Creating diverse boards: Morgana's story
We're proud to be part of The Observership Program, which provides training and practical experience in not-for-profit board leadership and ongoing networking opportunities to create a passionate and motivated community of future leaders in our sector.
In this blog series, we’re introducing you to our past and present Board Observers and the people at Infoxchange who make the program a success.
First up, we chat with Morgana Ryan, our Board Chair and a champion of diversity, about why she’s so passionate about the program.
When Morgana first became interested in the idea of joining a board, nothing like The Observership Program existed. For a woman with a state school education from a working-class family, it was difficult to establish a network or pathway into governance.
“I was curious about boards for about 10 years before I joined my first one. Back then there were fewer opportunities for people with backgrounds like mine,” says Morgana.
Having carved out a successful international career spanning strategy, IT and organisational transformation across the corporate and international development sectors, Morgana now uses her influence to advocate for more opportunities for minorities to gain experience, and ultimately, governance positions.
“I don’t just feel strongly about gender diversity, but also socio-economic, cultural, age and lived experience diversity. I think it’s really important for not-for-profit boards to reflect the diversity of the communities they serve," she says.
When Morgana learnt about The Observership Program, she was excited by the idea of Infoxchange providing a sophisticated learning ground to teach people early in their career what governance actually is and how it’s relevant to their work.
“It offers a pathway for people to get tangible experience of what boards do from a lens of either pursuing a board career or just better understanding how and why to interact with boards.”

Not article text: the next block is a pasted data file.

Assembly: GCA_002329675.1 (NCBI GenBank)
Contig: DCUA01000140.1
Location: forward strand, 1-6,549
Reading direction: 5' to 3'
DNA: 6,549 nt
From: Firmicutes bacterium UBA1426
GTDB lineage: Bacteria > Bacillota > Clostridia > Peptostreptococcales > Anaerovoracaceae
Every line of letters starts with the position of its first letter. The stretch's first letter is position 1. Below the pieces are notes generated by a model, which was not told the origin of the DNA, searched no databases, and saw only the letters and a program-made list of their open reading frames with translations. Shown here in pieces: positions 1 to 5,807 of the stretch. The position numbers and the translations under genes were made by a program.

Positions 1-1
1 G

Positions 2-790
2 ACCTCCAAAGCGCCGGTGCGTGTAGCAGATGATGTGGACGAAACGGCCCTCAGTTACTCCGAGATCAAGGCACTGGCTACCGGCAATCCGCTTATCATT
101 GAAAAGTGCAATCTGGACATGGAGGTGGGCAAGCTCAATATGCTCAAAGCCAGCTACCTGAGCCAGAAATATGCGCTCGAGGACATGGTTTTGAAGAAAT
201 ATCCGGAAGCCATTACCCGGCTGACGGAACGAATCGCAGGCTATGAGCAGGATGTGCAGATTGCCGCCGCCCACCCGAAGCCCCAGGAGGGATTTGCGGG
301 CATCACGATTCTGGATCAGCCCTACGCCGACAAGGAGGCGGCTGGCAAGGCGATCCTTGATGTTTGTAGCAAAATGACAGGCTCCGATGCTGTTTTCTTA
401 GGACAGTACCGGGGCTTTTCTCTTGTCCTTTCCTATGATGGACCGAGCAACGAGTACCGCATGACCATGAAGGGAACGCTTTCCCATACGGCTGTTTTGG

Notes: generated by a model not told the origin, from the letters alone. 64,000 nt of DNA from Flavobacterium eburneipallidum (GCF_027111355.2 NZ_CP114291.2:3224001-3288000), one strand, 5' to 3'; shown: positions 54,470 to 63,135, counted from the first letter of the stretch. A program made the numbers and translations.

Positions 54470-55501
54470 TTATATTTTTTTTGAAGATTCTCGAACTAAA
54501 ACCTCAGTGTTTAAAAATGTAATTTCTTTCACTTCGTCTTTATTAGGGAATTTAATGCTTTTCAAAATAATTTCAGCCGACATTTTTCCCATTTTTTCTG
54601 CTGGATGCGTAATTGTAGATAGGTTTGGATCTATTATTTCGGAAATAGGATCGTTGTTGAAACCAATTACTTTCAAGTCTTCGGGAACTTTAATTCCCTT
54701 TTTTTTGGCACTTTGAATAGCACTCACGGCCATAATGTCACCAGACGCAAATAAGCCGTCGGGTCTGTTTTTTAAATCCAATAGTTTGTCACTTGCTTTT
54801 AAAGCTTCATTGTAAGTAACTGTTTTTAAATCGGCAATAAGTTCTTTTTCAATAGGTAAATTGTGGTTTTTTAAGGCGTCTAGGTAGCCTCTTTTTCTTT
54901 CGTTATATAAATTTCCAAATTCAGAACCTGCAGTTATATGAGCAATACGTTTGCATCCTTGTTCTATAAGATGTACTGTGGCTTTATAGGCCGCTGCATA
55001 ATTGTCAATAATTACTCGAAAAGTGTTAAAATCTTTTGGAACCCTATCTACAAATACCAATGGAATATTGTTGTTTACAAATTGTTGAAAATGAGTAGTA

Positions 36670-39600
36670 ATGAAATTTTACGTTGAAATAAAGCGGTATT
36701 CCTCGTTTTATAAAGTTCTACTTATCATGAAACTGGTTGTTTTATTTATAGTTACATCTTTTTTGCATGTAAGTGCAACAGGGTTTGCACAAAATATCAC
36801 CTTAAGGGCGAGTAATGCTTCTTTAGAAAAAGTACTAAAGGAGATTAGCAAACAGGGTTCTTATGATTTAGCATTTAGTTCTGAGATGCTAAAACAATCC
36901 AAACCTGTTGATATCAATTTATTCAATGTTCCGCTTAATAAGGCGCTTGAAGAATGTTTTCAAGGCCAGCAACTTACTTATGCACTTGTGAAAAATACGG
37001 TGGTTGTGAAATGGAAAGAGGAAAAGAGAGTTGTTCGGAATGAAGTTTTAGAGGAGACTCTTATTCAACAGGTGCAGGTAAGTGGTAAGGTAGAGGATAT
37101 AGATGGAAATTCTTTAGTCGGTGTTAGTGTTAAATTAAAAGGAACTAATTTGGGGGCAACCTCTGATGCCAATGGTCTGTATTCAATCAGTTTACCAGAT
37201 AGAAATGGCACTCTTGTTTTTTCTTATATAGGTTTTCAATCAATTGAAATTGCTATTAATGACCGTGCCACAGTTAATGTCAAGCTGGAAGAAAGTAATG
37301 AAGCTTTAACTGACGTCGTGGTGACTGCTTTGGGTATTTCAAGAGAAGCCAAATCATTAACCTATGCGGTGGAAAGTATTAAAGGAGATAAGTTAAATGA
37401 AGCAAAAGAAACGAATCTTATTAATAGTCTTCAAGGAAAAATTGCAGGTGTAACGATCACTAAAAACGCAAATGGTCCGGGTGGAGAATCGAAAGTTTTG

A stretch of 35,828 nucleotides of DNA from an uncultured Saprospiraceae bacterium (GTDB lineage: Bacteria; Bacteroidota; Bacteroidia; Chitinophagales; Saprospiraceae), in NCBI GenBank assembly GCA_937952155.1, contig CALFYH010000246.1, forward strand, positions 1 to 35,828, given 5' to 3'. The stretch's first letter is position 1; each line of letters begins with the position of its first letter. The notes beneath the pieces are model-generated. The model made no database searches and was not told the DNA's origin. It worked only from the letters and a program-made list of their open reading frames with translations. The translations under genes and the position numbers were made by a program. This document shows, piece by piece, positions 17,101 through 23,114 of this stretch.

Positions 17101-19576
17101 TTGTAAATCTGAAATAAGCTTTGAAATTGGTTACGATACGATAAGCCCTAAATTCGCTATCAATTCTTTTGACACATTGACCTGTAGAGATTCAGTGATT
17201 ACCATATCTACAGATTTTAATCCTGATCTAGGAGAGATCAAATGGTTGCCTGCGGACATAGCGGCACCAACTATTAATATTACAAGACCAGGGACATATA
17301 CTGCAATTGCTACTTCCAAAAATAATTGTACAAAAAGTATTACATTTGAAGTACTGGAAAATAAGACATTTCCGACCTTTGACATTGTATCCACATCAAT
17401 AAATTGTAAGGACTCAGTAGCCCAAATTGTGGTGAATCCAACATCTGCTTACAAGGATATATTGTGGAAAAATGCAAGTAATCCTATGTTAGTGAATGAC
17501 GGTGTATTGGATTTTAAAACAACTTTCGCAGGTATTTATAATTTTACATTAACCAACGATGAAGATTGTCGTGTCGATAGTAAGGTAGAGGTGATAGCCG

The way the program works is that organisations can identify key characteristics and skills they’re looking for in their board Observer and applicants complete a form detailing their background, what they can contribute to the not-for-profit sector and why they’re passionate about social change.
Once appointed, Morgana recommends Observers have one-on-one meetings with board members to kick off their networking, in addition to our standard board induction.
“A big focus of the program is building relationships with the Infoxchange board members because they’ll be your future network when you’re applying for board roles, so I encourage Observers to regularly meet with them,” says Morgana.
Not only do these regular meetings benefit Observers, they also allow our board members to listen to some unique perspectives and new ideas to help improve how we deliver on our mission.
“A couple of times last year our Observer Andrea Fernandes provided some fantastic insights on social impact and intersectionality that we as board members hadn’t considered. That’s such a valuable gift that the Observers can give to not-for-profits.”
From Morgana’s perspective, senior roles in technology and positions on boards are still very male-dominated and this is something she’s eager to see balanced out at all levels.
“For me, it’s all about using my influence to make space for different voices and to increase the pool of future technology leaders who I strongly believe can change the world. I want to help them get a foot in the door early so by the time they’re in their forties or fifties, they’re well-positioned to join large-scale corporate boards and lead change from the top,” she says.
Morgana’s advice to people from diverse backgrounds who want to start a career in tech or are looking for board experience is:
- Be proactive - Seek out opportunities and don't be afraid to let others know that you're looking for those opportunities.
- Network – Take advantage of programs like The Board Observership Program to get your foot in the door.
- Know your strengths – When you work using your strengths, you'll always enjoy it more and you'll get a better result.
- Don't bow to the pressure to conform to work in a way that looks like someone else. Minorities, especially women, are often expected to work and operate in a way that doesn’t contradict the status quo.